Competing From the Fringe

The joys of competition.

Let's face it. Life would be pretty boring without the Darwinian struggle for survival. Without external forces pushing organisms to adapt in order to ensure their continued survival, you would be swimming in a primordial goop, along with the other single-cell creatures, rather than reading this enlightening article.

Having an Enemy is Good

In competitive sports, the better your competition, the better your game. In business, as in sports, it sometimes takes a formidable opponent to force you to perform at your peak. Just like a sports opponent you love to hate, your market competitors are invaluable in helping you focus your team's efforts and motivating them to perform at their best.

The power of an external enemy has not been lost on politicians through the ages. Nothing galvanizes a group better than a common enemy that can be vilified and made the target of the group's energy and aggression.

Use this facet of human nature to your advantage and focus your team on beating your competitive enemies. However, keep in mind that beating them and badmouthing them are two very different things. Publicly and privately, acknowledge your competitor's strengths and make it clear to your employees and other stakeholders that you respect your competitors and that you regard them as formidable adversaries.

It may sound counterintuitive, but talk up your competition. By acknowledging your competitors' strengths, you can effectively position yourself as the industry underdog. The role of industry underdog is compelling and fits well with a competitive drafting strategy (as discussed in "Breaking Wind" below). It is easier, and frankly more fun, to motivate a room full of Davids as opposed to a bunch of folks who think of themselves as a team of Goliaths. Also, by building up your competitors, you provide important validation to your industry, which is especially important if you are involved in an emerging product category.

As discussed in Competitive Sleuthing, you should designate a senior member of your team as the "Watson" to your Sherlock Holmes. Watson will be the company's competitive sleuth. In addition to monitoring your primary competitors, Watson should also focus on emerging trends and technologies that could negatively impact your business. Such external issues could represent opportunities for future competitors to encroach on your market. Watson should periodically communicate the status of the competitive landscape to your Core Team. In addition, any time your competition beats your company in any material regard, Watson should analyze the competitive loss and come up with a game plan to avoid similar losses in the future.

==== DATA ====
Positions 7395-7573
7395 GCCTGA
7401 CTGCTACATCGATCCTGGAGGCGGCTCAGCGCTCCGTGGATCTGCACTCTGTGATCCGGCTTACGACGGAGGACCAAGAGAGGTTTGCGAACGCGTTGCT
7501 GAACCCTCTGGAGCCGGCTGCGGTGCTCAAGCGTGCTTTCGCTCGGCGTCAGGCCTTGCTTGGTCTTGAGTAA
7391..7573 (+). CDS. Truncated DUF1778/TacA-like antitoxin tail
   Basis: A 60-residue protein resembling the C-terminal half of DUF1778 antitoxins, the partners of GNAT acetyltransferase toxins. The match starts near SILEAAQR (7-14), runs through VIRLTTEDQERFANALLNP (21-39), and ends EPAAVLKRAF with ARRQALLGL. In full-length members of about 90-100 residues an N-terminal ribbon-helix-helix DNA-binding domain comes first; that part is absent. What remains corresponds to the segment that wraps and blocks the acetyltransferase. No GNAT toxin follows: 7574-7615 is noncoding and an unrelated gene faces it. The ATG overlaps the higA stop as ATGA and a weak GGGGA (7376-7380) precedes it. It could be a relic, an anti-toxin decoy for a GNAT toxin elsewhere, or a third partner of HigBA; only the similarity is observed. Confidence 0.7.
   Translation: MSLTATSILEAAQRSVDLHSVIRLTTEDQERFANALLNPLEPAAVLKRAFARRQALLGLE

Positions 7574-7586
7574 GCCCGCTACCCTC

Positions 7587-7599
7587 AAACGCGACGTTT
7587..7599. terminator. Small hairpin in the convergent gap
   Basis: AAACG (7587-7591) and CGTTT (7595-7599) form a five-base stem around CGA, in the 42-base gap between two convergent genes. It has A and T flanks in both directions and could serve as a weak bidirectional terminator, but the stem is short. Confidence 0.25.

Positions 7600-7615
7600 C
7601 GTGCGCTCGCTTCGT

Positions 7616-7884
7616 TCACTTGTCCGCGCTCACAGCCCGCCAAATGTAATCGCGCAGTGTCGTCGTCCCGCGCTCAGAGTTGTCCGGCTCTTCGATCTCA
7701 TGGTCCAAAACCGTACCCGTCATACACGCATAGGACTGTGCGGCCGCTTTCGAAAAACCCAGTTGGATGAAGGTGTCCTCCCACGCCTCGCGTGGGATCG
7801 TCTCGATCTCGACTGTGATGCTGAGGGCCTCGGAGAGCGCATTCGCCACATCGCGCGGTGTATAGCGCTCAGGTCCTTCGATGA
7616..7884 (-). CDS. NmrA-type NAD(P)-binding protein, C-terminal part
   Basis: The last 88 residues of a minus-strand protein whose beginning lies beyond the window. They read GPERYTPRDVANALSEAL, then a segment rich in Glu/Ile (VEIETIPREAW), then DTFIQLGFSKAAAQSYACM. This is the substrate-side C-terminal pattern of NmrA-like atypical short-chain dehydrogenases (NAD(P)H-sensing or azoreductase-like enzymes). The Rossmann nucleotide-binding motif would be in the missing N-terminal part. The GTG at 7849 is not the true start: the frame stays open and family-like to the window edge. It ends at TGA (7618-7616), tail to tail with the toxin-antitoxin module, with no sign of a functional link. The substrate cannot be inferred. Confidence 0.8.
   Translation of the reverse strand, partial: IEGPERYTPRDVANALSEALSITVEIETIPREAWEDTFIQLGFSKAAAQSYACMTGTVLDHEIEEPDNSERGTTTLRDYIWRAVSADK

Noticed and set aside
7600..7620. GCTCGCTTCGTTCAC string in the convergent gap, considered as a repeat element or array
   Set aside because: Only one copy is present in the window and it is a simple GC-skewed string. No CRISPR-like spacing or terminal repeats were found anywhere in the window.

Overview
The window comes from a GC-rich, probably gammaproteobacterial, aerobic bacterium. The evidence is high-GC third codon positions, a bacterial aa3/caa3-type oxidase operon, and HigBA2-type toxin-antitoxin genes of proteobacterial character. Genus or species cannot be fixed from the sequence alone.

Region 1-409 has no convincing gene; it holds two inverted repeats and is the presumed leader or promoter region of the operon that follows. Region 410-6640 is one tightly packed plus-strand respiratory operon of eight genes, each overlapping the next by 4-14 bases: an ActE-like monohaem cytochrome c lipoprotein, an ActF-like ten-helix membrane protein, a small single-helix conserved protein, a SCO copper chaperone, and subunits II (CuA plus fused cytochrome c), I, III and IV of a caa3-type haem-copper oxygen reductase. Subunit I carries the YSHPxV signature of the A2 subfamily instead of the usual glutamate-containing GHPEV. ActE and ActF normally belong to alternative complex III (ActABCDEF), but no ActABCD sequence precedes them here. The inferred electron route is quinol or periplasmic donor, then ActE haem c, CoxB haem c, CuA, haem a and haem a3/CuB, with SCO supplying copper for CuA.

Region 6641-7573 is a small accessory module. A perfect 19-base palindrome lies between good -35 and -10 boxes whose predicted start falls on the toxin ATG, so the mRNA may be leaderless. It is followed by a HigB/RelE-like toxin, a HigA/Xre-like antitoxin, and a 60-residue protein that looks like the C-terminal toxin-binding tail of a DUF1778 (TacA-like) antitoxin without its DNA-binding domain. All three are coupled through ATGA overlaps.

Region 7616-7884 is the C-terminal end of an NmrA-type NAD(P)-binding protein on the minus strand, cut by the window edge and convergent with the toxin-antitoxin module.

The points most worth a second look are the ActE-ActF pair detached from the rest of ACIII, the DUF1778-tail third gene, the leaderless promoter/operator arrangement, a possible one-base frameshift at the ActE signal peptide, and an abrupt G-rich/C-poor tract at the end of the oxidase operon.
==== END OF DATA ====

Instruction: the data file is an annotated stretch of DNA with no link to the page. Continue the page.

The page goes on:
Keep Your Enemies Close

Get to know your competitors on a personal level. Are they smart, analytical leaders or are they brash and highly sales-oriented? Do they want to grow their company into an industry leader or will they be happy with a smaller but faster sale of the company? The better you know the players on the other side of the field, the more intelligence you can overlay onto Watson's competitive data.

Reach out to your competitors and make a point to meet them on neutral territory, such as at a tradeshow, in a hotel lobby, etc. By planning such meetings when you and your competitors are at the same location for an industry event, the parities will be less "on their guard" and thus the interactions will be more open and potentially more enlightening.

Just as you should never underestimate your competitors' capabilities, you hope your competitors do just that when they assess your adVenture's threat potential. Is this Machiavellian? Why yes, I believe it is. There is a reason why The Prince remains in print nearly 500 years after it was penned.

In all your interactions with your competitors, be humble and do a lot of listening (see "Listen"). Ideally, they will come away from such discussions believing you are a somewhat naïve, nice person who does not have a killer instinct. You want them watching the other guy, not you. In your discussions with your competitors, heed the words of Josh Boger, Founder of Vertex, "Tell them only what they need to hear so that they'll tell you what you need to know worse" (The Billion Dollar Molecule by Berry Werth).

Another great reason to get to know your competitors on a personal level is that a significant number of acquisitions and mergers happen between competitors. Thus, if you already have a rapport, the skids will be greased if it ever becomes applicable to discuss a merger or outright acquisition. It may also help you form an alliance against a common competitor, in the event a formidable company enters your market.

Knowing the people behind the corporate façade will also help you better understand and appropriately filter their public pronouncements and strategic positioning.

Breaking Wind